Best Buy
  • Price: 626 . 696

  • Company: Nikon

  • Pros: Excellent Live View implementation; useful scene modes and shooting hints; comfortable to use; fast shot-to-shot and burst mode performance

  • Cons: No dedicated aperture dial; no shortcut for ISO setting; videos were jumpy.

  • Our Rating: We rate this 9 out of 10 We rate this 9 out of 10

Many digital SLRs have been launched over the last six months, but Nikon’s D5000 is the first to take a clear lead over its rivals.

The D5000 is an entry-level digital SLR that has plenty of advanced features, yet it also features shooting guides and in-built scene modes. It's a camera that can be tailored to any shooting situation, and inexperienced photographers should find it simple to use. Essentially, what you are getting in the D5000 is a camera that incorporates technology such as Live View from the Nikon D90 (read our review of the Nikon D90 here) and marries it with user-friendly features from point-and-shoot and advanced compact cameras.

Nikon's newest digital SLR has a compact body that is 12.5cm long, 8.3cm wide and 10.5cm tall, and it weighs 0.6kg without a lens. Inside, it has a 12.3-megapixel DX-format CMOS sensor and an EXPEED processor. It can be paired with any F-mount lens, but it's best suited to autofocusing AF-S and AF-I type DX-format lenses; you can attach anything from a fisheye to a 300mm lens. To get you started, Nikon supplies the D5000 in a single or a dual lens kit. The single lens kit has an 18-55mm image stabilised lens, while the dual lens kit has the 18-55mm lens as well as a 55-200mm image-stabilized lens.


To really get the most out of the D5000, you will want to learn all about exposure settings and what effect changing the shutter speed, aperture and ISO will have on your photos. However, if you don't want to learn about them all just yet, you can use the 19 scene modes to good effect. They really do a good job at selecting the right settings depending on your environment. Also, if you choose to shoot in the semi-manual aperture priority or shutter priority modes, the camera has built-in hints that can let you know if a scene is too dark or too bright, allowing you to change your setting.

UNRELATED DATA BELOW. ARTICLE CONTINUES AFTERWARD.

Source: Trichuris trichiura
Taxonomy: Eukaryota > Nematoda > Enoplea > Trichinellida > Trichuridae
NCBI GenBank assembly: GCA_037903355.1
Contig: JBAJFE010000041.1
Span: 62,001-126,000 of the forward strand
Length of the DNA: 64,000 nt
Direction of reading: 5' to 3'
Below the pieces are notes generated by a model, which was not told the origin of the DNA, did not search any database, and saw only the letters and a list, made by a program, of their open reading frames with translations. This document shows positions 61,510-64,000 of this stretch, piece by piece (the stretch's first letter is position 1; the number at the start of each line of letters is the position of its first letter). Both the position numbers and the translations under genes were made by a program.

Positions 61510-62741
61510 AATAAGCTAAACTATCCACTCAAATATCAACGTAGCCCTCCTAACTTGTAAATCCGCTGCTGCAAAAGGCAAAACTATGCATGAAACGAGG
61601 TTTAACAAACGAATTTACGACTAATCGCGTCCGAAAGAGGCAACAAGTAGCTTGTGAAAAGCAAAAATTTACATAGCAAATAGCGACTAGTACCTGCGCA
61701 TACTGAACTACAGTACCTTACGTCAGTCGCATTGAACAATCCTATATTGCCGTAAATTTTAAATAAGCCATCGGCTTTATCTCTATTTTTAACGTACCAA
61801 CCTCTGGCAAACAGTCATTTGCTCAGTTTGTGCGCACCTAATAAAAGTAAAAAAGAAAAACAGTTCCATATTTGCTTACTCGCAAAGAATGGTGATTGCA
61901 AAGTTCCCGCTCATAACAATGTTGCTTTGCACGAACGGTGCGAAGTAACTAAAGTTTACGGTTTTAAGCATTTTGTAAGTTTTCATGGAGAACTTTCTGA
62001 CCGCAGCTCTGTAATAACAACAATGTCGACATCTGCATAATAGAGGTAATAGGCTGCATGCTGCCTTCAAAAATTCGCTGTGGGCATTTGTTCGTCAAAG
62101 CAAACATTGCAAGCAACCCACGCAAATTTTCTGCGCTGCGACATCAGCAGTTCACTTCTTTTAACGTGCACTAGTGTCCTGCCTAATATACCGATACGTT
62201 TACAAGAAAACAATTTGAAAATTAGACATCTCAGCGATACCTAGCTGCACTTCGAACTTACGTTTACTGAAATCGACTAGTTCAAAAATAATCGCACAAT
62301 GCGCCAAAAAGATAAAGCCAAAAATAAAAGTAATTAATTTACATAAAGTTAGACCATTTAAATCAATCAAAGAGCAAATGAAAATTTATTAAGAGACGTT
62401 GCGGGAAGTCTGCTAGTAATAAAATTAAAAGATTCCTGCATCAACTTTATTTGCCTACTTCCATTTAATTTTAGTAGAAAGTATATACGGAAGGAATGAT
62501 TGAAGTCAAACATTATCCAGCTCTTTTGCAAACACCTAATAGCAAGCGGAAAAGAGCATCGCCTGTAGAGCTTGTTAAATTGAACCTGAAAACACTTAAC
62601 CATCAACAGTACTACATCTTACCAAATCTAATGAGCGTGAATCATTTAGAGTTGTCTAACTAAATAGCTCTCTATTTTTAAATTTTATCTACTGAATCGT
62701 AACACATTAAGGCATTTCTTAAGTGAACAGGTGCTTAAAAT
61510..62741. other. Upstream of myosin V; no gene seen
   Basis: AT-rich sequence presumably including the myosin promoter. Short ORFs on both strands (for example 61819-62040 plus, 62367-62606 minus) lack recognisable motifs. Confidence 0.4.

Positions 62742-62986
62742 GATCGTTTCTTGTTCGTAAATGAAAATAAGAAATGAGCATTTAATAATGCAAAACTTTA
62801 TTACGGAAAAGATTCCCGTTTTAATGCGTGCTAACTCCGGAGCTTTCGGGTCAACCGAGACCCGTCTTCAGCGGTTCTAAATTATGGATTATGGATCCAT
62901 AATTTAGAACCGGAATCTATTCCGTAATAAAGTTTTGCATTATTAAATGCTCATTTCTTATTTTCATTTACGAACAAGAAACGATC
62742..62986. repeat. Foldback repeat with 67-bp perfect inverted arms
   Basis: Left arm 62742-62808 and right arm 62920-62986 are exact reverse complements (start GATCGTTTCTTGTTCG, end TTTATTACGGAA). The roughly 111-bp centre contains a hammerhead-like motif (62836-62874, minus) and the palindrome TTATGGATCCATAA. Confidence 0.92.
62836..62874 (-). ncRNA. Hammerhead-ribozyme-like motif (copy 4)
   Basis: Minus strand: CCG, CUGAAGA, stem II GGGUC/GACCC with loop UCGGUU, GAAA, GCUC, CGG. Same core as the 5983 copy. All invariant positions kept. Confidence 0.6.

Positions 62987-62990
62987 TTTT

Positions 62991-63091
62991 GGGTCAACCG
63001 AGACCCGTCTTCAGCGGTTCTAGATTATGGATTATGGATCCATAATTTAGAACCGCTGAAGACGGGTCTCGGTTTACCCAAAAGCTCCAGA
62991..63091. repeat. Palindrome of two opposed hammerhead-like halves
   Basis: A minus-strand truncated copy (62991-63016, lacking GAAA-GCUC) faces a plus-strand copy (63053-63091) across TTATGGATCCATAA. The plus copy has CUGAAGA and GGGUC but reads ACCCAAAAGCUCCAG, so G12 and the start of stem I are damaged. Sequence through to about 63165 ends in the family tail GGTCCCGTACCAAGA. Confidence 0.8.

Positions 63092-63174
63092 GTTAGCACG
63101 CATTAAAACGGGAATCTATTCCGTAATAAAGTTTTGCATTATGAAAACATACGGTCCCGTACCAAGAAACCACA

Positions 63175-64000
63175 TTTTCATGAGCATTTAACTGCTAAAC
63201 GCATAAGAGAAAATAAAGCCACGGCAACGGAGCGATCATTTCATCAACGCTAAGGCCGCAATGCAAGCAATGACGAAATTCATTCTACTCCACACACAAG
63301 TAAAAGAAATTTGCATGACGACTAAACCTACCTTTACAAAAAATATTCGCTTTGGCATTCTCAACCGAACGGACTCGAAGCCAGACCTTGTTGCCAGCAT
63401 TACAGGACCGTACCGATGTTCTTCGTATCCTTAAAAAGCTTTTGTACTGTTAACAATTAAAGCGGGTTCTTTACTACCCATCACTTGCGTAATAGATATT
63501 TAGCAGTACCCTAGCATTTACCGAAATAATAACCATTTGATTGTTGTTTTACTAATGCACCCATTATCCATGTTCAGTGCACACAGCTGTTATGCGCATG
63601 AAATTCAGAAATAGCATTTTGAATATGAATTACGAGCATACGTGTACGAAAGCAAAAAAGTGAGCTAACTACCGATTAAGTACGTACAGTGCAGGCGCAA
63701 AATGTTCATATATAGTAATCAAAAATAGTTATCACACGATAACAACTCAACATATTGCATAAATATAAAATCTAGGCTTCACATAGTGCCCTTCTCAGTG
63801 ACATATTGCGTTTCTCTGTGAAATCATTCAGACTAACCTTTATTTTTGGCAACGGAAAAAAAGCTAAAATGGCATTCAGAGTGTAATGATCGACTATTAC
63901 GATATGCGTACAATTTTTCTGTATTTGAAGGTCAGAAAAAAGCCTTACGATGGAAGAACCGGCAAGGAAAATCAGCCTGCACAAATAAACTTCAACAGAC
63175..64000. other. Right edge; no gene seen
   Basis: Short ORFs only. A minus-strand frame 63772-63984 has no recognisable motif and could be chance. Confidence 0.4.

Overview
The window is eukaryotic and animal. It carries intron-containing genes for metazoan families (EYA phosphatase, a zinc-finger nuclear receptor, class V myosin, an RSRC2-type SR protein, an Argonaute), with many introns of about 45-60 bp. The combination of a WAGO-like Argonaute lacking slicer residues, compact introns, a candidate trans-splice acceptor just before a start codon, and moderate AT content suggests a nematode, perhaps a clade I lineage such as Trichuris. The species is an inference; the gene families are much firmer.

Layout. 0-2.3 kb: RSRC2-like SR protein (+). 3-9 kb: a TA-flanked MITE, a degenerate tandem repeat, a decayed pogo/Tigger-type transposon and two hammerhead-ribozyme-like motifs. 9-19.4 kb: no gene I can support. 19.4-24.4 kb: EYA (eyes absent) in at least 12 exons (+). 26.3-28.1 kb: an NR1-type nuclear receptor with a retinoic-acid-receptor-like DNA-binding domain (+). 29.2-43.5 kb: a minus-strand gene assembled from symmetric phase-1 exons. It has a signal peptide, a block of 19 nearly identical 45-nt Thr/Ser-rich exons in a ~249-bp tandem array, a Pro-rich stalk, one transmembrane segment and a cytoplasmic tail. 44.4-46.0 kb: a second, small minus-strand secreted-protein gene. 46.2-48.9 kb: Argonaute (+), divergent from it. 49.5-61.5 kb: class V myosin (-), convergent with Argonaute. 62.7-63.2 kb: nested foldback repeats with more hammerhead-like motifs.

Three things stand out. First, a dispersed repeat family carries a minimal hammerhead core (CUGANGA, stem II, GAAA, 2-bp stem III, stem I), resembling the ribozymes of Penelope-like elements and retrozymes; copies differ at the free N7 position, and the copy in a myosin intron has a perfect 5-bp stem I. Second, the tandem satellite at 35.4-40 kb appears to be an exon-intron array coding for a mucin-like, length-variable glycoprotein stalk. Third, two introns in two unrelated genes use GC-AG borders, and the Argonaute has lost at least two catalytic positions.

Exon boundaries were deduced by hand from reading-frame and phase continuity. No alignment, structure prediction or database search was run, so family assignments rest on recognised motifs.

You can frame photos either by using the optical viewfinder or the 2.7in LCD screen. Live View is perfect for the times when you need to frame images at low or high angles: the LCD screen flips open and swivels so that you can take all sorts of angled shots and self-portraits with relative ease. It's a high quality screen, which helps with focusing. Because the screen flips out downwards instead of sideways, it doesn't hinder the position of your left hand while shooting.

The Live View implementation on the Nikon D5000 is excellent. It's better than what we've seen from Canon and is as good as what we've seen from Olympus. Automatic focusing functions are quick and clear on the screen and shot-to-shot performance is very quick (though the camera's shutter feels like it takes an eternity to close, even at high speeds). Because of the Live View mode, you'll have no problems using this digital SLR in the same way as an advanced compact camera.


The only problem you'll have is viewing the screen in very bright conditions; in these situations you'll want to use the optical viewfinder. Also, the battery will be drained much quicker if you use the LCD screen extensively. Because the Nikon D5000 does not have a dedicated window for displaying its settings (like a mid-range D-SLR has), you'll have to refer to the LCD screen more often than not in order to view and change settings.